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Who Knows Best?

I hope the New Year has started off well for you. While I don’t have to go looking for projects and new services to provide our members, every once in a while something catches my attention and I can’t walk away from it. Just recently one of our members was preparing for a lawsuit and requested help in seeking information on a process that he thought was common knowledge and documented in either an industry standard or a consensus standard. Unfortunately, the documentation does not exist.

This raised the subject of the documentation of best practices. You know those things we all take for granted are documented somewhere only to discover that just when we need them they do not exist in a useable format. Let’s suppose that we gather these best practices for the types of work undertaken by AWCI’s membership. Then AWCI could seek endorsements from other trade associations as we have done with many of our current industry standards, and then publish them for use by the industry. An industry standard is a quick and easy way to get the information out, but does the information always get into the right hands at the right time? Not always. More often than not we rely on industry standards to solve a dispute. This may or may solve the dispute at hand. In the past we have relied on the institutional knowledge of personnel in the field to resolve problems before they happen. For the most part, that institutional knowledge no longer exists. Over the past 20 years, knowledgeable and experienced middle managers have been leaving the construction industry either through retirement or for employment in other industries. While educated, the replacements have not come up through the trades. Their main focus is on bringing the project to closure on time and under budget. Not a bad goal, but it ignores some of the things that make a project great.

AWCI, through our Doing It Right educational programs, has already undertaken the establishment of best practices in the areas these programs cover (ceilings, gypsum, steel, stucco and exterior insulation and finish systems). We continually reach out to architects, engineers, general contractors, owners and code officials to invite them to participate by offering member pricing to attend, and we have had some moderate success. Currently the thought is to develop a Doing It Right program to cover best practices to adopt and pursue so our members can make their contribution to a great project. But is this enough?

The challenge is to get to the middle managers of the general contractors we work for and help them understand the parameters we have to work under to get our jobs done and done right. The question arises, is someone or some other organization currently undertaking this same project? I remember some years ago either the National Institute for Building Sciences or the National Institute for Science and Technology wanted to collect data from building failures. Their intention was to make available to the industry information that would prevent future failures. To their dismay they discovered that most of the documentation they needed was contained in sealed case files after the failures were adjudicated—another good idea down the drain.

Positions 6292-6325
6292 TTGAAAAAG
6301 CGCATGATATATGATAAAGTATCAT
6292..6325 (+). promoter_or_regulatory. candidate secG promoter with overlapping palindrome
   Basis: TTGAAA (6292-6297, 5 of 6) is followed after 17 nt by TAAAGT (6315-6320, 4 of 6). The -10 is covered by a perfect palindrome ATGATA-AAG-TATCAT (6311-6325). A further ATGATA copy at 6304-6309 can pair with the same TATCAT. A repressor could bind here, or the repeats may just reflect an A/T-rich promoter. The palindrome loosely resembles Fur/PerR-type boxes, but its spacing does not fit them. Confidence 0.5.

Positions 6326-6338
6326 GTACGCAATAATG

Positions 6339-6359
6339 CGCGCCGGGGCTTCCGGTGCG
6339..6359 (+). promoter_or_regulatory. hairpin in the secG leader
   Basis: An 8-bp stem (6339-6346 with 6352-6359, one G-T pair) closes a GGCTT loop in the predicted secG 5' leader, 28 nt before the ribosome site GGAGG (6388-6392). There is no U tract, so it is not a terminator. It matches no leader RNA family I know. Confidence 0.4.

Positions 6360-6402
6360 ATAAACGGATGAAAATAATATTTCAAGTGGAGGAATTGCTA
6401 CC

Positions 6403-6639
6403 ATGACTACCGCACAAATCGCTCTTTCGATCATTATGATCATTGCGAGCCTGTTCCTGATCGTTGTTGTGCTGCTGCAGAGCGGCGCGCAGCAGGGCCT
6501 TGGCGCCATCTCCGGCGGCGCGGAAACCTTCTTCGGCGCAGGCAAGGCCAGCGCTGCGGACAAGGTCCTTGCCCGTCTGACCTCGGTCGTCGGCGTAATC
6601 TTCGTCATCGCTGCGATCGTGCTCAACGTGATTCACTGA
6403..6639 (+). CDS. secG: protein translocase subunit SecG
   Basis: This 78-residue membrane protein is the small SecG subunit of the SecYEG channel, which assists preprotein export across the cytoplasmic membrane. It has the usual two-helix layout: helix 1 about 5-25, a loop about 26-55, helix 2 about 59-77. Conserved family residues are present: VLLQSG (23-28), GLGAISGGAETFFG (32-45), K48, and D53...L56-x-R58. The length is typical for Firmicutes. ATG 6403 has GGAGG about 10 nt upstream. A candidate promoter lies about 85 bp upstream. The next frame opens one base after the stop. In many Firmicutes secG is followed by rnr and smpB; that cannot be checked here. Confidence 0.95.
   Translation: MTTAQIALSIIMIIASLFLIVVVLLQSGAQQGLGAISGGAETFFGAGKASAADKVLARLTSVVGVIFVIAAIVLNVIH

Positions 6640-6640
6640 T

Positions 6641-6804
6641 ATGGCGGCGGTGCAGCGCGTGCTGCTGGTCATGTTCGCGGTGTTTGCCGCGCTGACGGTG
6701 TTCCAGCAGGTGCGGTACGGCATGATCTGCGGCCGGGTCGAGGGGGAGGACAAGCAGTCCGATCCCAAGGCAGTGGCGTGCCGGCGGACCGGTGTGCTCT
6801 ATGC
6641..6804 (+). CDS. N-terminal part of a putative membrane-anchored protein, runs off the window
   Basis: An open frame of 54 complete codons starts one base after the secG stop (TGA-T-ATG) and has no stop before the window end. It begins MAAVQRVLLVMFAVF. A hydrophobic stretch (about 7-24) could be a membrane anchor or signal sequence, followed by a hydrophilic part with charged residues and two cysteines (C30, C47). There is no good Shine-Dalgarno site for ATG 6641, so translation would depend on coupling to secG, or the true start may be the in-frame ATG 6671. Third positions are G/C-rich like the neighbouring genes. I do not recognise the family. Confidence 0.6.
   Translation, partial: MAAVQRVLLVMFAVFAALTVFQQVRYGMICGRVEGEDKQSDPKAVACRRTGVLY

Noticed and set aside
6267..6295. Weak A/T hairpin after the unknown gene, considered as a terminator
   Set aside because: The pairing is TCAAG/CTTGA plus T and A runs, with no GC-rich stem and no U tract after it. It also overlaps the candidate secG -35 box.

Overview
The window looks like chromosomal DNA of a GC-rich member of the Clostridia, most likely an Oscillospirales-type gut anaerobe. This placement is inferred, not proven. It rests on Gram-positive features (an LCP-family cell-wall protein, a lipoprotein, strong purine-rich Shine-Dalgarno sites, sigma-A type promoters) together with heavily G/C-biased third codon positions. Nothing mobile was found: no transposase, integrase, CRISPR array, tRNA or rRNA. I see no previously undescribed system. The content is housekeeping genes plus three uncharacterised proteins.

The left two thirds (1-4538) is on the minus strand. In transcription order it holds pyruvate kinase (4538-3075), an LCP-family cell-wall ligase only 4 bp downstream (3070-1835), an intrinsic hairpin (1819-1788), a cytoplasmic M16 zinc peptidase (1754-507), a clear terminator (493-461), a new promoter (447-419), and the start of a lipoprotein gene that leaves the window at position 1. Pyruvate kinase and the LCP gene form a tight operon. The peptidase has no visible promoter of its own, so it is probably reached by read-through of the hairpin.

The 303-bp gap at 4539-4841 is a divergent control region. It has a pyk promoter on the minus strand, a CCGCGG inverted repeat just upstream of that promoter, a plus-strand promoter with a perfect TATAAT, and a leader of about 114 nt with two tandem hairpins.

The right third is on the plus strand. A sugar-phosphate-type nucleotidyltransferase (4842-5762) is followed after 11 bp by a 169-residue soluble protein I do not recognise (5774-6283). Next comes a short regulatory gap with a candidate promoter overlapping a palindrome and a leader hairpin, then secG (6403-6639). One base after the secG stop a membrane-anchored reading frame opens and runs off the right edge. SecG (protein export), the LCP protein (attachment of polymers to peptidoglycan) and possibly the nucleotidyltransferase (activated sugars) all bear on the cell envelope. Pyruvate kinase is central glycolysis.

As doing some research I did find a group that appears to fit the bill. The Construction Industry Institute based at the University of Texas at Austin. CII is a consortium of owners, engineers, contractors and suppliers in both the public and private sectors. This group is working together to enhance the business effectiveness and sustainability of the capital facility life cycle through CII research, related initiatives and industry alliances. One of the areas CII is working in is best practices. From their website this is how they define best practices: “A CII Best Practice is a process or method that, when executed effectively, leads to enhanced project performance. CII Best Practices have been proven through extensive industry and/or validation.”

They list 15 items under best practices, several of which appear to be a good fit for where AWCI is going. With a diverse membership this would be of great assistance in getting out the word of how the needs of AWCI members can be made known to the construction industry as a whole. Even if we join this group, it does not mean that our problems are solved. There is a lot of work that needs to be done to collect what we as an industry deem to be best practices. Jim Keller of Grayhawk, LLC in Kentucky has indicated a willingness to lead a task group to develop a set of best practices for the industry. The first presentation will be at AWCI’s Convention during the meeting of the Construction Technology Council. If you would like to participate in this effort, let me know and plan on being in Charlotte, N.C., on April 16.

Donald E. Smith, CCS, is AWCI’s director of technical services. Send your questions to [email protected], or call him directly at (703) 538.1611.

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